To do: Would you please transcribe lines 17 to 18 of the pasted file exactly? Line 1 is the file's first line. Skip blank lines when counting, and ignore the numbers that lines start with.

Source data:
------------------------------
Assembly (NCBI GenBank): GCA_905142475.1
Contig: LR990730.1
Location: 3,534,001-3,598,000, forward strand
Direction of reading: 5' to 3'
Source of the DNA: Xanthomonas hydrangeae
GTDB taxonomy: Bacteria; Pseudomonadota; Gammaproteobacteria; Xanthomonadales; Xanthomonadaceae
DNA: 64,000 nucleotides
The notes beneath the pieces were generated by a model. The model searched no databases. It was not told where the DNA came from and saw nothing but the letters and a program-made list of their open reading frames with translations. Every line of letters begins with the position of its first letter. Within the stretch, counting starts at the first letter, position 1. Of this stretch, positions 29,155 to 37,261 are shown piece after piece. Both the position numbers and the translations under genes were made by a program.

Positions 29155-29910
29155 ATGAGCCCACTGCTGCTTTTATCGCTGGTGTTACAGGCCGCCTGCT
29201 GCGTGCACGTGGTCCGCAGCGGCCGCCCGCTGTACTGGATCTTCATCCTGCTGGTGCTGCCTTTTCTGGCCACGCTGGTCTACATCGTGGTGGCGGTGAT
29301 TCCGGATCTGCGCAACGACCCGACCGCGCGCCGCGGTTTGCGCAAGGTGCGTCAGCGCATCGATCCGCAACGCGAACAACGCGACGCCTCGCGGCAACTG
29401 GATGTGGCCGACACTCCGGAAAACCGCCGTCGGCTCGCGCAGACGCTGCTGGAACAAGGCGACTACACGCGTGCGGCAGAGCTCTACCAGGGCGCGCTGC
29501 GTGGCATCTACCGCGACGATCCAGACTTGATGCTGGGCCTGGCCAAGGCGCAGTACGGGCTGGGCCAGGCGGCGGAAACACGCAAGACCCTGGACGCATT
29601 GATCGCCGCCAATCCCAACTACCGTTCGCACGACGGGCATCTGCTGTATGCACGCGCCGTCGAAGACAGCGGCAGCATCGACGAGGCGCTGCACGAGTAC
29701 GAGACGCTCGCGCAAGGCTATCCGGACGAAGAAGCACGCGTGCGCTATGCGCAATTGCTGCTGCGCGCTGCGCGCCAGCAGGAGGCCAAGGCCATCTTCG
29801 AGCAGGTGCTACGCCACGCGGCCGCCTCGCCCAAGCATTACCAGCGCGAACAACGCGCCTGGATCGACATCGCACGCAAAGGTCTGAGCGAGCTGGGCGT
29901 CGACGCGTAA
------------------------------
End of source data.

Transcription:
29801 AGCAGGTGCTACGCCACGCGGCCGCCTCGCCCAAGCATTACCAGCGCGAACAACGCGCCTGGATCGACATCGCACGCAAAGGTCTGAGCGAGCTGGGCGT
29901 CGACGCGTAA